New Zealand Needs a Capital Gains Tax
September 23, 2011 New Zealand Taxation
The Labour Party is reaffirming its tax policy stance, saying that the country needs to make bold moves in setting its tax policies, such as the proposed capital gains tax.
In a presentation in Wanganui on September 22nd the Labour Finance spokesperson David Cunliffe spoke about the party’s intended tax policies. David Cunliffe conceded that new taxes were not typically popular with voters, but the Party’s proposals had so far been met with a better reception than anticipated.
David Cunliffe reaffirmed New Zealand’s need for a capital gains tax, saying that New Zealand was one of only three OECD member states to not have the tax. The Minister explained that the new tax would encourage people to invest in productive assets and not just in property. Further, over half of the raised tax revenues would be used to fund tax measures aimed at boosting New Zealand’s economic welfare and productivity. David Cunliffe said that if the capital gains tax is approved, it would allow the government to instate a tax credit system for companies conducting research and development activities. Further, the Party would cut GST from fresh fruits and vegetables, and cut taxes on the first NZD 5000 of personal incomes.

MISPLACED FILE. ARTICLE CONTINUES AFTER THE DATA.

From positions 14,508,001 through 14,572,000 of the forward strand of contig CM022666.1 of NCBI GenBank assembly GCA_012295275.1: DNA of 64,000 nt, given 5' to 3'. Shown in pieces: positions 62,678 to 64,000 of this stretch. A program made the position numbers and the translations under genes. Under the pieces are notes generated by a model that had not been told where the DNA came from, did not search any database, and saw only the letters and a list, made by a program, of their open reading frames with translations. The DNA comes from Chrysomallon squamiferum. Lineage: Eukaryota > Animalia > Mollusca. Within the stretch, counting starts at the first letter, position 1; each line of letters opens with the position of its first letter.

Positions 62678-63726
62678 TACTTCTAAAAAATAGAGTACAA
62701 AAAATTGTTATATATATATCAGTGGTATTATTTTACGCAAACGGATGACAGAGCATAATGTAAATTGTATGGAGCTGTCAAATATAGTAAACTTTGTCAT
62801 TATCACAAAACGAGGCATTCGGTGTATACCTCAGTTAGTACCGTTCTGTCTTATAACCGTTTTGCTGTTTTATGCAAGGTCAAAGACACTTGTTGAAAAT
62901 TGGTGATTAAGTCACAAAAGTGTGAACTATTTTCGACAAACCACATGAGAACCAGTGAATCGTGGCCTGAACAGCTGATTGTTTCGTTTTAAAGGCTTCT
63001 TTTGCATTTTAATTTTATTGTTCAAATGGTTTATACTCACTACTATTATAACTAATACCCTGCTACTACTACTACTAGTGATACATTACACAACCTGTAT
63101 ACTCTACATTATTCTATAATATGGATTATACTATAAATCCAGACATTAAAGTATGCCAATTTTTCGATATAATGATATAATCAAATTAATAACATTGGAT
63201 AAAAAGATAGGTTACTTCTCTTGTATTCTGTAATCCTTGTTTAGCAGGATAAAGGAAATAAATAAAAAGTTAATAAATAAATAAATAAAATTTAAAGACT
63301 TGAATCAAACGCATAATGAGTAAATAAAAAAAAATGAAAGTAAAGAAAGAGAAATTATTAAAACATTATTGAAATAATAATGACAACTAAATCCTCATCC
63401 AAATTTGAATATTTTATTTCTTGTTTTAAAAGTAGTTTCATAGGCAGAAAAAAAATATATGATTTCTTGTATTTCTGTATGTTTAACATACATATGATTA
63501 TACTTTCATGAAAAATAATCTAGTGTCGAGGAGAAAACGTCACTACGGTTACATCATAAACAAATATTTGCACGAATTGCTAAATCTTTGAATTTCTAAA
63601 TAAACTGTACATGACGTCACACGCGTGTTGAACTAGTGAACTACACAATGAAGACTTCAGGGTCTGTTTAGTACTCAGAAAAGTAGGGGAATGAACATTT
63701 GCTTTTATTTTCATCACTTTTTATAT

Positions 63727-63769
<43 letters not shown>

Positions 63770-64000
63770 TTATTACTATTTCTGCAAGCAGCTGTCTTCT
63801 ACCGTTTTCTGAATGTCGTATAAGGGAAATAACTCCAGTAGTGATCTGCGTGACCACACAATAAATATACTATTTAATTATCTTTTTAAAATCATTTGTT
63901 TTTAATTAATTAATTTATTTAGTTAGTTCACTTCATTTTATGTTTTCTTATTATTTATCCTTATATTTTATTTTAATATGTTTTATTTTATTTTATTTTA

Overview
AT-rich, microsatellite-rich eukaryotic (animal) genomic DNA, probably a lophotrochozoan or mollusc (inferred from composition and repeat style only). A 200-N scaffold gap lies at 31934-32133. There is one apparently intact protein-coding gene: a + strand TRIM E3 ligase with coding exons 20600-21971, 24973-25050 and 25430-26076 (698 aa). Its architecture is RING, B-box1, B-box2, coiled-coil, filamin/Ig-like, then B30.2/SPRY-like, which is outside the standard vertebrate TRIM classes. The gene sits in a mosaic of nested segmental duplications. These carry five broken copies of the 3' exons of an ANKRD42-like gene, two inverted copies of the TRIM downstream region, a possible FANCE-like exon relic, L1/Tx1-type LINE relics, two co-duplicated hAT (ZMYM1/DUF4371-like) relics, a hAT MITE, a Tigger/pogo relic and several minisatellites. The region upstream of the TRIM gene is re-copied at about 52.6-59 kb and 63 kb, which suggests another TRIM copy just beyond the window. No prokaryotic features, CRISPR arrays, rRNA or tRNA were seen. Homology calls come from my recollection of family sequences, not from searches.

Approximately 9 percent of the funds raised from the Capital gains tax would go directly to job creation. The remaining funds are all earmarked for repayment of government debts.
Photo by charleschauvelmp